The valley breeze begins early in the morning and depending on the elevation of the mountain and the heat of the sun, may reach a peak speed of around 10 knots by noon. The significance of this is that when landing on a airstrip in a drainage, there will be a tailwind to contend with. The average wind speed is 6-8 knots.

  • Figure 3 – Mountain Breeze

During the late afternoon and evening the valley walls cool quickly, cooling a layer of air next to the slope. This more dense air moves downslope into the valley causing the mountain breeze (also called a gravity or drainage wind). The slopes cool at a rate faster than they heat up, so the mountain breeze may be stronger then the valley breeze, averaging 10-12 knots. Departing downslope will mean the airplane may be subject to a tailwind.


We tend to think in constants when contemplating the weather and associate whatever is happening as affecting a large area. Often a phenomena is isolated or may crop up in various isolated areas. Despite what is happening or where it is happening, it is important to visualize what is going on.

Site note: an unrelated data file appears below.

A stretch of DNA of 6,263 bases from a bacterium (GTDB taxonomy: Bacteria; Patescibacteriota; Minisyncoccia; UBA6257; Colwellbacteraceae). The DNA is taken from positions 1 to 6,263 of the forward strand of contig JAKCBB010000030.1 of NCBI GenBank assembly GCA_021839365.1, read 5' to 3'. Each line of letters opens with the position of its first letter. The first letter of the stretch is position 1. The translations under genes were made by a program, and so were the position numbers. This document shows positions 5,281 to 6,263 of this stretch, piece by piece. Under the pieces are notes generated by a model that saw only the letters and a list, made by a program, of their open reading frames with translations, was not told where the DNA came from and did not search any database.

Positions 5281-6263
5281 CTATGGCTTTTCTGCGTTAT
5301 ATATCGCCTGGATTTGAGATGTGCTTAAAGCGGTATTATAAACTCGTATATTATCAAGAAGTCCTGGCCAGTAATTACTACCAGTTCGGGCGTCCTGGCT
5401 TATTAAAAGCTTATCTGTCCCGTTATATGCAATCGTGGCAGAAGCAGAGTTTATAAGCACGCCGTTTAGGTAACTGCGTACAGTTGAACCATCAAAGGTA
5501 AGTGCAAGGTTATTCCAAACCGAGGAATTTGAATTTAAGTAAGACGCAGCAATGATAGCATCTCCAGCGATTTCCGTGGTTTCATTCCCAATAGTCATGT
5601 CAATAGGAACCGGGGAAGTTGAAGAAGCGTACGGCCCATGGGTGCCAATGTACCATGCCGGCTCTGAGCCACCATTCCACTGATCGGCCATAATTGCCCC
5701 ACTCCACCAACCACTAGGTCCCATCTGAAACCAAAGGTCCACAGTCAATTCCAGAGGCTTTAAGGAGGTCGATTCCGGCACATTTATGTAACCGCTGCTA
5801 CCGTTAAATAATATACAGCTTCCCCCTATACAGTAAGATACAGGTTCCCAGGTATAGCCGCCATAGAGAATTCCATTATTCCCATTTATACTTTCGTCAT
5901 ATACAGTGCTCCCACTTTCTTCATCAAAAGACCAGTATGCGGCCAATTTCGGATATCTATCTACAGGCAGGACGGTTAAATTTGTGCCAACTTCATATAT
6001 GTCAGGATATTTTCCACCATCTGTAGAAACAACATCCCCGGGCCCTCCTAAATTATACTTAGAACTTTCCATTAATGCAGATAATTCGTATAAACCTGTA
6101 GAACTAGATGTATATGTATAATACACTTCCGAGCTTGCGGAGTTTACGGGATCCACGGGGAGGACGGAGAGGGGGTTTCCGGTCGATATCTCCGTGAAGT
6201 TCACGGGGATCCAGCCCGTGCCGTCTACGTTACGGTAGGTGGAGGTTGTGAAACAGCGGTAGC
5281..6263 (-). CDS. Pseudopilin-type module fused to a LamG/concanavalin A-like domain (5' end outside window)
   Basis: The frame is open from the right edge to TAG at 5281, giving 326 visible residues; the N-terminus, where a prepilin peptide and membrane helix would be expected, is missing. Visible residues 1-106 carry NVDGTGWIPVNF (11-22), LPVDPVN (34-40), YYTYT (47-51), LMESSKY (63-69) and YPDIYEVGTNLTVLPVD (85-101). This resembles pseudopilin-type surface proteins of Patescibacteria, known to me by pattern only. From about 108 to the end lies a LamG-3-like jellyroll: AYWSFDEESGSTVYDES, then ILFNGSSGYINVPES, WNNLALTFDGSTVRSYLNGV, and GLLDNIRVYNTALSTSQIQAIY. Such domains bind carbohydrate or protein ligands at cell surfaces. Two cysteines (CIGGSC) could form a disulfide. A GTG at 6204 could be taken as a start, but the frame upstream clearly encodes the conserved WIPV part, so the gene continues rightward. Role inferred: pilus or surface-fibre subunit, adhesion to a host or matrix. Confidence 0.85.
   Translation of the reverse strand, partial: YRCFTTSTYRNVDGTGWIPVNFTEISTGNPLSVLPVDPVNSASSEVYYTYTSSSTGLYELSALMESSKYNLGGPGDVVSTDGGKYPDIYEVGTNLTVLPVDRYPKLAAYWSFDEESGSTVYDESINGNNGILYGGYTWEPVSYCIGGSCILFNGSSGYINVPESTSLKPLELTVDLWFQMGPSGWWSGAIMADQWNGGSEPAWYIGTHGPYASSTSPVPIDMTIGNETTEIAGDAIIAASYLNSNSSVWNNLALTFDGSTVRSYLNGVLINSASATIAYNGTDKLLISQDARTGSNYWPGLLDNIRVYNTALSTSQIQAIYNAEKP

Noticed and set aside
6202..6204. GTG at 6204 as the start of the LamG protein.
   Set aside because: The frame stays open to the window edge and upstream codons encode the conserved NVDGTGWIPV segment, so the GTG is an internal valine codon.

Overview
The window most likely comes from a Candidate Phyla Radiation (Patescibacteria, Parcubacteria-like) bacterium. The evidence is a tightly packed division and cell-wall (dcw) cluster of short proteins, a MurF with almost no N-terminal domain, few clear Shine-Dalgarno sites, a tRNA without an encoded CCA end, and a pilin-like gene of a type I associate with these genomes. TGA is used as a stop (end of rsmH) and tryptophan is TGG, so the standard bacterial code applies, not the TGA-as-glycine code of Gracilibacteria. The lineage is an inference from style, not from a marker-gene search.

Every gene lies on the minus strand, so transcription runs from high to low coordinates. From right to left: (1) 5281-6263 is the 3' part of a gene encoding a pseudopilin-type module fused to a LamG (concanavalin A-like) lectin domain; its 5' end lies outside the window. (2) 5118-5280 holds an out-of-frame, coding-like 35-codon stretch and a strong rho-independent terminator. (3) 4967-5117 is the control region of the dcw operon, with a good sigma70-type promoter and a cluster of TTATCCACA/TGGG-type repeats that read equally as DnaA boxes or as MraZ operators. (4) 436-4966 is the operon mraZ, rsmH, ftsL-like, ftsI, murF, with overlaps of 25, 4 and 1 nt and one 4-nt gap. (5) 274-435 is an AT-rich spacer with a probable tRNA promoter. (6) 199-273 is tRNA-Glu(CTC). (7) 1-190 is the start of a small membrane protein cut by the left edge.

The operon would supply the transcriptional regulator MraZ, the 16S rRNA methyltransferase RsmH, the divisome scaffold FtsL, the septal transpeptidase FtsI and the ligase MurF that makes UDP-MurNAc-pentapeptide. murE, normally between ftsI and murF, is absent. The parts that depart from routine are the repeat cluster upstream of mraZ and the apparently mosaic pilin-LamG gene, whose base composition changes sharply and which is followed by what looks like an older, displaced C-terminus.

Air is fluid, similar to water—although less dense. Ask "What would water do in this situation?" More often than not the picture becomes clear, you will know where there are areas of lift, sink and turbulence.

So what will happen to the pilot heading up the Roaring Fork River toward Independence Pass? As long as he remains in a position where he can turn to lowering terrain and does not fly beyond the point of no return, Mother Nature will not have a chance to perform a "got-cha."

The point of no return is defined as a point on the ground of rising terrain where the terrain out climbs the aircraft. It makes more sense to call it the turn-around point. The turn-around point is determined as the position where, if the throttle is reduced to idle, the aircraft can be turned around during a glide without impacting the terrain. This will be around 500-feet AGL for most light aircraft. Never fly beyond this point of no return. Turn around and maneuver for additional altitude prior to continuing.

(By the way, it is not proper technique to reduce the throttle for the turn around, this merely denotes the point where the turn around must be initiated.)